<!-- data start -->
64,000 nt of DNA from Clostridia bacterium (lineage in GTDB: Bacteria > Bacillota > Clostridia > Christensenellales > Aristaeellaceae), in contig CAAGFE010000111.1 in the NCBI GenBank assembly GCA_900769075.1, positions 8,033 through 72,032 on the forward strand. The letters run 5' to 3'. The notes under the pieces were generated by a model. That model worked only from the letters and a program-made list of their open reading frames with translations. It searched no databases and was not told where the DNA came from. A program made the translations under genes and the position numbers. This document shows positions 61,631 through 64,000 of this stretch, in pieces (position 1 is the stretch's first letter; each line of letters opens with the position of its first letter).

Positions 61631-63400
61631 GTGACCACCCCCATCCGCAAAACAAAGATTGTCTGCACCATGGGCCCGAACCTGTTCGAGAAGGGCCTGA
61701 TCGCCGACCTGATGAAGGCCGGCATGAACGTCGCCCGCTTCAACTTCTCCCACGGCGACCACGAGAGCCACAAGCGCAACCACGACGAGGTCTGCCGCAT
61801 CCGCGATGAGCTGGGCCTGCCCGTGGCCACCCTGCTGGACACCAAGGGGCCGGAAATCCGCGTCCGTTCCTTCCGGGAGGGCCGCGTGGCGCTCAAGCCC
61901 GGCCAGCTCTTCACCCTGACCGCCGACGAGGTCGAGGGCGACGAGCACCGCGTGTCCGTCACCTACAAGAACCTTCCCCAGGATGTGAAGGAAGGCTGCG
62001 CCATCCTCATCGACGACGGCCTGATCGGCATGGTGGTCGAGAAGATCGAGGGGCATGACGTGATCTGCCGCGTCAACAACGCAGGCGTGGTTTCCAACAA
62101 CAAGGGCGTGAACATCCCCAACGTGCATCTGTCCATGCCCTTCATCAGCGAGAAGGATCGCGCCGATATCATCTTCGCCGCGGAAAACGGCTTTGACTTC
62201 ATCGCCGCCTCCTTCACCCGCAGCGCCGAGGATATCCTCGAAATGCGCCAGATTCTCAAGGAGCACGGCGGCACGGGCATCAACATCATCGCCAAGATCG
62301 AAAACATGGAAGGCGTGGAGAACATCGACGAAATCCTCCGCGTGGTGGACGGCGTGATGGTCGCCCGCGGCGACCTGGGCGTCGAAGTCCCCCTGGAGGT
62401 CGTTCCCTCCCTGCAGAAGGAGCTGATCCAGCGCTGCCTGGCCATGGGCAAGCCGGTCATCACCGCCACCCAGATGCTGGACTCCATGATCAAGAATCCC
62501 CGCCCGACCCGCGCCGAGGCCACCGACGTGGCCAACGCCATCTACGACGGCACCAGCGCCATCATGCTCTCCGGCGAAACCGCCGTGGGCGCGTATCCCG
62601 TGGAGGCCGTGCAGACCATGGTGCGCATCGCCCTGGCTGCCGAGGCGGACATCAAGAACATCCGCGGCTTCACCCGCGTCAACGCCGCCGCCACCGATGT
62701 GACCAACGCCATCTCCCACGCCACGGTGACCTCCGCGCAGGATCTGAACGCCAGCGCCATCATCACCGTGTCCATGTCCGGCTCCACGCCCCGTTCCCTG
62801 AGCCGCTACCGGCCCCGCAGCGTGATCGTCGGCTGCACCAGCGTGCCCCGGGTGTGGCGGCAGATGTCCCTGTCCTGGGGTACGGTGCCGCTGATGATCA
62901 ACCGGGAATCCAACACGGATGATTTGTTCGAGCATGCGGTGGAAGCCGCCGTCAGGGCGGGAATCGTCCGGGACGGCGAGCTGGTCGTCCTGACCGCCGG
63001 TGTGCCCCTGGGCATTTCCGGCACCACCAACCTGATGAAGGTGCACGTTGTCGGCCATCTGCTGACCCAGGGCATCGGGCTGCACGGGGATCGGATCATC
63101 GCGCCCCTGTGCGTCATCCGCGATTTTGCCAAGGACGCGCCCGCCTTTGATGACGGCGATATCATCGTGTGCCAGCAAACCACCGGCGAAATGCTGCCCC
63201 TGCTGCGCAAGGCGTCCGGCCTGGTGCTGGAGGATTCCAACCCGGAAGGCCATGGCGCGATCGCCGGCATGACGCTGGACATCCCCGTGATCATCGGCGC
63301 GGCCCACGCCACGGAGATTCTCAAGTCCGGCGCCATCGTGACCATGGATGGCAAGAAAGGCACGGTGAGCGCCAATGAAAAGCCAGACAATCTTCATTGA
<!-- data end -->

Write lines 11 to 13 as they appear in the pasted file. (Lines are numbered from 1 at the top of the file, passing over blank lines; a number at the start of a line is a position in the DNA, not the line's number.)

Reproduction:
62401 CGTTCCCTCCCTGCAGAAGGAGCTGATCCAGCGCTGCCTGGCCATGGGCAAGCCGGTCATCACCGCCACCCAGATGCTGGACTCCATGATCAAGAATCCC
62501 CGCCCGACCCGCGCCGAGGCCACCGACGTGGCCAACGCCATCTACGACGGCACCAGCGCCATCATGCTCTCCGGCGAAACCGCCGTGGGCGCGTATCCCG
62601 TGGAGGCCGTGCAGACCATGGTGCGCATCGCCCTGGCTGCCGAGGCGGACATCAAGAACATCCGCGGCTTCACCCGCGTCAACGCCGCCGCCACCGATGT